Received July 11, 2007, from the ChildrenŐs Heart Center, Las Vegas, Nevada USA

© 2007 by the American Institute of Ultrasound in Medicine

J Ultrasound Med 2007; 26:1715–1719


Revised manuscript accepted for publication August 21, 2007


Prenatal Detection of Congenital Heart Disease in Southern Nevada - The Need for Universal Fetal Cardiac Evaluation



Ruben J Acherman, MD, William N Evans, MD, Carlos F Luna, MD, Robert Rollins, MD, Katrinka T Kip, MD, Juan C Collazos, MD, Humberto Restrepo, MD, MPH, Joseph Adasheck, MD, Brian K Iriye, MD, Donald Roberts, MD, Alan J Sacks, MD



ChildrenŐs Heart Center Nevada, 3006 S Maryland Pkwy, Suite 690, Las Vegas, NV 89109 USA.




Objective. Congenital cardiac malformations are common developmental anomalies. In the United States, congenital heart disease is the number one cause of infant mortality from congenital malformations. Prenatal diagnosis of congenital heart defects aids treatment coordination. Our aim was to evaluate prenatal detection of serious congenital heart malformations in Clark County, Nevada.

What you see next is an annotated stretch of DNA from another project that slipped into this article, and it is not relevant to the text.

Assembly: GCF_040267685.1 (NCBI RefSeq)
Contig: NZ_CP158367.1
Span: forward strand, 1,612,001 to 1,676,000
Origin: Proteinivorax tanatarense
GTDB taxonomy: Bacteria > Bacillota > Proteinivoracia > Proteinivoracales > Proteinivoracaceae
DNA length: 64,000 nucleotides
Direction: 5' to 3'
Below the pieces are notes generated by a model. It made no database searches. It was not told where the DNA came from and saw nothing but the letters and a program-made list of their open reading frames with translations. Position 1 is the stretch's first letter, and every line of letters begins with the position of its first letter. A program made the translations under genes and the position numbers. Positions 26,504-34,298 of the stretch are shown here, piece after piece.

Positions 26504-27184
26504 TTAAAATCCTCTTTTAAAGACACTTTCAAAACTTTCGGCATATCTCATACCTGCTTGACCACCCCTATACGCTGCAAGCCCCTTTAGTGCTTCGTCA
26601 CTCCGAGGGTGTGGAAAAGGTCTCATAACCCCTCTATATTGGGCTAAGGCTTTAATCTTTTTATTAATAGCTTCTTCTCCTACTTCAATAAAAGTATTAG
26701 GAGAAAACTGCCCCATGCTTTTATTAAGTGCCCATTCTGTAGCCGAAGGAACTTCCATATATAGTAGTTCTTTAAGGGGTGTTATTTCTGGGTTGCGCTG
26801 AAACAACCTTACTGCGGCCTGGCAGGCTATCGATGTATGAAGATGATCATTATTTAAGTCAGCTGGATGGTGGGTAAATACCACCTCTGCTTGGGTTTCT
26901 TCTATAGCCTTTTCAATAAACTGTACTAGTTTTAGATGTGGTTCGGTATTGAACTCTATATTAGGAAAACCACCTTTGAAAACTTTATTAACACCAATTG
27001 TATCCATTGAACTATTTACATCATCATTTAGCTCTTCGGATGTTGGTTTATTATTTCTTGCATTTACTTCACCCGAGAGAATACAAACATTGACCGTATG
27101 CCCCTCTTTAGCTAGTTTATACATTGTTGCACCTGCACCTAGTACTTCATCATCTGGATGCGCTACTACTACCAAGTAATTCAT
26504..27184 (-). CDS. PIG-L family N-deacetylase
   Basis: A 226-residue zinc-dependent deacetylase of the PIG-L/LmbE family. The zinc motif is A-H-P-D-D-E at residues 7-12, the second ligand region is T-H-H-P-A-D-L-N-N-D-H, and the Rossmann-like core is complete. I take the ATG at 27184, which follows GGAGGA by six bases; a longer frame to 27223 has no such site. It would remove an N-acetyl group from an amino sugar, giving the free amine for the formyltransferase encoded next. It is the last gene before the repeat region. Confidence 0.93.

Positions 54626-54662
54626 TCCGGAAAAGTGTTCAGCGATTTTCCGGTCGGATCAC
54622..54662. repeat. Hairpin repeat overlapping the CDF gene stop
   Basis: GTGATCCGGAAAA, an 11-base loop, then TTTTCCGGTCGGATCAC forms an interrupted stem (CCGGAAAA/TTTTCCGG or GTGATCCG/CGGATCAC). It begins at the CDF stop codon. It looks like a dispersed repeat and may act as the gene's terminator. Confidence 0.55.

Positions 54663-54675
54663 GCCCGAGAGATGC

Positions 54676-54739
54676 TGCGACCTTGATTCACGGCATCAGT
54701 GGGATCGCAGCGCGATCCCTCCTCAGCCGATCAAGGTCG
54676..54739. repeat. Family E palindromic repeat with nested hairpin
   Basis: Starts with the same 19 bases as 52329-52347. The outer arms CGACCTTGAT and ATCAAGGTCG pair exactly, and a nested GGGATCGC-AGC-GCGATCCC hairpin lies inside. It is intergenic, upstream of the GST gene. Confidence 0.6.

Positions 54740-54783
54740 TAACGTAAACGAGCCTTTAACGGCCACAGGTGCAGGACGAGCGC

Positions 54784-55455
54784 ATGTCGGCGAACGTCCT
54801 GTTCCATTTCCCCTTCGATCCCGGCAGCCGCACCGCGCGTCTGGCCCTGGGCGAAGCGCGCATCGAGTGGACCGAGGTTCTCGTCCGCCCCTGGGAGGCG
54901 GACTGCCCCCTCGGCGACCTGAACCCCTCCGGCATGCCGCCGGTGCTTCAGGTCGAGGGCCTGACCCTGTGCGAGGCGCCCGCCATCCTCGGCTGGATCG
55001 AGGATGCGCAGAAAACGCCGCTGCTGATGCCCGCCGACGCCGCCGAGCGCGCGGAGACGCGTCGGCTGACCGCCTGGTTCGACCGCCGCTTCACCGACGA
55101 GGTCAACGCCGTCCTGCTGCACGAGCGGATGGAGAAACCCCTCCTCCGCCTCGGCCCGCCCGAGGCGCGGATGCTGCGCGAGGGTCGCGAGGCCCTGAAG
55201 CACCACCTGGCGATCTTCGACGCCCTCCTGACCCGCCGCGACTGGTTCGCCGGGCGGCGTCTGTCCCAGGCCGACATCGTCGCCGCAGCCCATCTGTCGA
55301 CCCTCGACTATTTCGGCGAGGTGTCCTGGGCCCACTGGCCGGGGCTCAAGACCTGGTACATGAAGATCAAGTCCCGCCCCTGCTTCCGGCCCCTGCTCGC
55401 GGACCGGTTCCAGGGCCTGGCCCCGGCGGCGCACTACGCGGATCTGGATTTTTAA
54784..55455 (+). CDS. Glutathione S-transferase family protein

Methods. We electronically searched our research department–maintained computer database for patients with serious congenital heart disease born in Clark County between May 2003 and April 2006. We excluded patients that did not have at least 1 local prenatal ultrasound examination. All prenatal ultrasound studies were performed in obstetric offices, radiology imaging centers, or maternal-fetal medicine specialty practices. Fetal echocardiography was performed in maternal-fetal medicine specialistsŐ offices under the supervision of a fetal cardiologist. Pediatric cardiologists performed all postnatal echocardiographic examinations.


Results. During the study period, we diagnosed serious congenital heart malformations in 161 patients among a total estimated 77,000 births (2/1000). Of the 161 patients, 58 (36%) had a prenatal diagnosis, and 103 (64%) had an exclusively postnatal diagnosis.


Conclusions. Standard prenatal ultrasound fails to show congenital heart disease in most fetuses.



Full Article Text